You may wonder how Mediterranean dishes such as lasagna, spaghetti, kebabs and spanakopita can be good for your health. Eaten in moderation and prepared in the traditional way, they can be part of a healthy diet. What’s not healthy is eating too much of a good thing. It’s one reason Americans have higher rates of heart disease and shorter life expectancy than people who live in Mediterranean countries. To gain the health benefits of the Mediterranean diet, you have to eat in the traditional way: lots of vegetables, small amounts of meat, and enjoying fresh fruit for dessert.
What is the Mediterranean diet?
The Mediterranean diet is a way of eating based on traditional foods found in countries bordering the Mediterranean Sea. The foundation of the Mediterranean diet is plant-based. Eggs, dairy, poultry, and fish are consumed regularly, but the portions are smaller than typically consumed in a Western diet. Meat is added in small amounts to add flavor to sauces and dishes. Healthy fats, such as extra-virgin olive oil, nuts, seeds and avocados, are also part of the diet.
The main components of this style of eating include:
- Fruits, vegetables, whole grains, olive oil, nuts, legumes and seeds are the foundation of the Mediterranean diet.
- Fish and seafood are eaten at least twice a week.
- Poultry, eggs, cheese and yogurt are eaten in moderate portions.
- Red meat intake is limited (used mainly for flavor).
- Red wine is consumed in moderation.
What are the benefits of the Mediterranean diet?
The Mediterranean diet garnered attention in the 1960s when it was observed that those following the diet had some of the lowest rates of chronic disease and some of the highest life expectancies in the world. Since then, it has become one of the most studied diets in the world. Numerous studies continue to show that following a Mediterranean diet is associated with significant health benefits.
Health benefits of the Mediterranean diet include:
- Reduced risk of cardiovascular disease. Perhaps the greatest benefit of the Mediterranean diet is the reduced risk of heart disease and stroke. Following this diet limits your intake of processed foods and red meat, which can contribute to an unhealthy heart.
- Lower risk of dementia and cognitive decline. A study published in 2021 found that adults following the Mediterranean diet were 20% less likely to develop dementia. Another study showed a link between a Mediterranean diet and “slower rates of cognitive decline, reduced conversion to Alzheimer’s disease, and improvements in cognitive function.”
- Protection against certain cancers. The Mediterranean diet is high in antioxidants and anti-inflammatory nutrients, which can fight cell degeneration and cancer cell growth. The diet has been linked to a lower risk of many cancers, including breast, prostate, colon, colorectal and bladder cancer.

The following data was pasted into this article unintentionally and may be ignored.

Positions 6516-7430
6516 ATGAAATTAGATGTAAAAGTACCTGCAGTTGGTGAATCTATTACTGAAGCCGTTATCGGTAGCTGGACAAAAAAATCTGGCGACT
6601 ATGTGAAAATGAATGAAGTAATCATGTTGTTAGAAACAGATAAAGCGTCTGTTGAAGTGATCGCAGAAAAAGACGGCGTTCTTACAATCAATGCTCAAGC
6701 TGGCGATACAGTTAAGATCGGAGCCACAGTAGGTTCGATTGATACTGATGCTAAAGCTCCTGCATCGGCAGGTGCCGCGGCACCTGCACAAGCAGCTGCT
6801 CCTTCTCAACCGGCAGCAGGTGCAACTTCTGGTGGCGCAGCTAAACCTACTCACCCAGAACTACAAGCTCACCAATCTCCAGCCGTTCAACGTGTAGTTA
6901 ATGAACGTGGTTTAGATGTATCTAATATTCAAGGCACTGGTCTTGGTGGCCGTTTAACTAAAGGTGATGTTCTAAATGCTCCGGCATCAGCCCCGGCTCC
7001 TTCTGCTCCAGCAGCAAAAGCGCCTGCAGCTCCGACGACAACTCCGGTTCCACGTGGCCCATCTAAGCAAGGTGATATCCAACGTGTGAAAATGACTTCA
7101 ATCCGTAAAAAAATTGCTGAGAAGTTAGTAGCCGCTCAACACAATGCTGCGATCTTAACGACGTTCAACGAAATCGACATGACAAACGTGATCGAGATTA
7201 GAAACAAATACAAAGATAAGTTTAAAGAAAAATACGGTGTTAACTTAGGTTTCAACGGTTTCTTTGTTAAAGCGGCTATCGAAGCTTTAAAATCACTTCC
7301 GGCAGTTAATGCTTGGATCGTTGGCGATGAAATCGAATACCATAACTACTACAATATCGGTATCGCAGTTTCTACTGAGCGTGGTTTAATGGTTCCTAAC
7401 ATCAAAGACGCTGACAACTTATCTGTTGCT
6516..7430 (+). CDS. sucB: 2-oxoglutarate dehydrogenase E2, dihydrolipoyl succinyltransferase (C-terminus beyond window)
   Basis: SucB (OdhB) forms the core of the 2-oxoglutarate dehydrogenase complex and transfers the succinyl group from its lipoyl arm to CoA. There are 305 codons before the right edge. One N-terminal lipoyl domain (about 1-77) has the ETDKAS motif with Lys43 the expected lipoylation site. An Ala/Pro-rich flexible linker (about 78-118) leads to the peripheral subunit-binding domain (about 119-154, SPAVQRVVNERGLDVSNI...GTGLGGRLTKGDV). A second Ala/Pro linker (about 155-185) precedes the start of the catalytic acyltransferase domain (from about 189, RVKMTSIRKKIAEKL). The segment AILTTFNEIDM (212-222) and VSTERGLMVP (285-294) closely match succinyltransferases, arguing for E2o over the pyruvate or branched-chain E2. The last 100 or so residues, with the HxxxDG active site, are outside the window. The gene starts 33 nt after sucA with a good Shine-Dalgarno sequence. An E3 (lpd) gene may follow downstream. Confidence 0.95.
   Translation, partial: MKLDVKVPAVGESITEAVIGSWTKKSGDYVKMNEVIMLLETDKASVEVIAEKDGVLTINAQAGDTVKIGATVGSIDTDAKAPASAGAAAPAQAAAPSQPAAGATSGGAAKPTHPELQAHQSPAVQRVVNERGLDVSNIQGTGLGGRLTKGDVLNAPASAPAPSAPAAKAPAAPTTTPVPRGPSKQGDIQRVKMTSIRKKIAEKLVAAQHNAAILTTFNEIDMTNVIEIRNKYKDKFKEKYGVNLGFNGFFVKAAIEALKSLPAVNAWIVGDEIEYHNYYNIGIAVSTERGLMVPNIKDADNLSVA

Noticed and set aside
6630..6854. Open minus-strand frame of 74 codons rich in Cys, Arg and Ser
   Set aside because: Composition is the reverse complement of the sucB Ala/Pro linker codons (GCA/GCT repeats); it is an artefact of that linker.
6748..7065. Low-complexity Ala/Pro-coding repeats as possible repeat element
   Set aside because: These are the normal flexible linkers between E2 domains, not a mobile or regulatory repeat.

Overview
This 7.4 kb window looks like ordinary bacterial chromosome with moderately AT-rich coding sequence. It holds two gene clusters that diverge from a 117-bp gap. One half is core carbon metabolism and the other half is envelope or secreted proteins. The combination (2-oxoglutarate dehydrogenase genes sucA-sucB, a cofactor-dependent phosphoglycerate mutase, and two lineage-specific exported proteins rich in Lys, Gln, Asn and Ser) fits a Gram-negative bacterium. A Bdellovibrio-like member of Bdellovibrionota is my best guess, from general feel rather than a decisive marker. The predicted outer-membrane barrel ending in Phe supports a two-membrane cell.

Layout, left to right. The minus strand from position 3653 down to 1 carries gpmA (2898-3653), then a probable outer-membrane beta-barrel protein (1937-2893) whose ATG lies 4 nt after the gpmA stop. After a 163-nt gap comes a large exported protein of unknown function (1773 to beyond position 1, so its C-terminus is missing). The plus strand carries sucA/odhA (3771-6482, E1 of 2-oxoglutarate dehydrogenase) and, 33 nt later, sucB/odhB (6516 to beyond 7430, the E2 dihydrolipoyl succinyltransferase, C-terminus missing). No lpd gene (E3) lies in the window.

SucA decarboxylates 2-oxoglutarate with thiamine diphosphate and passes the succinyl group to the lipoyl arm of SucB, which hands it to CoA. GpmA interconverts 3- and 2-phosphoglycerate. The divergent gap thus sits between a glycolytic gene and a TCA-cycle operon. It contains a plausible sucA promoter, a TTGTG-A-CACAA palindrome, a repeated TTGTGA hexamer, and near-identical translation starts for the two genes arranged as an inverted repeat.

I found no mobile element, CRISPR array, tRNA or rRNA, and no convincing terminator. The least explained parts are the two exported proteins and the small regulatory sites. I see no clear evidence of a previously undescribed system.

- Helps maintain a healthy weight. While it isn’t intended as a weight-loss plan, following the Mediterranean diet may be a sustainable (and delicious) way to lose weight. By eating more fruits and vegetables and avoiding processed food, fast food and sweets, you can satisfy your appetite without expanding your waistline.
- Increasing your life span. By reducing your risk of cardiovascular disease — the leading cause of death in the United States — and cancer, you’re adding years to your life span.
The Mediterranean diet is about more than just food.
Along with a healthy diet, many people in Mediterranean countries treat meals as a social occasion. Mealtimes last longer, allowing friends and family time to savor the experience as much as the food. Making mealtimes a social occasion helps relieve stress and boosts mood.
In addition, people in Mediterranean countries are typically more active than their American counterparts. They tend to walk more than we do, ride bicycles, and enjoy doing things outdoors. It all adds up to a healthier, longer life.
Get a taste of a healthier lifestyle.
At Heritage Senior Living communities, healthy and delicious are always on the menu. Our nutritionally balanced cuisine includes fresh fruit and vegetables, homemade soup, salad, and bread, in addition to seasonal and local favorites.
Residents can also stay active and engaged with a full calendar of life-enriching activities, including fitness classes, book clubs, art programs, discussions, guest presentations, outings and more. To learn how we can support a healthy lifestyle for you or a loved one, contact us or find a community near you.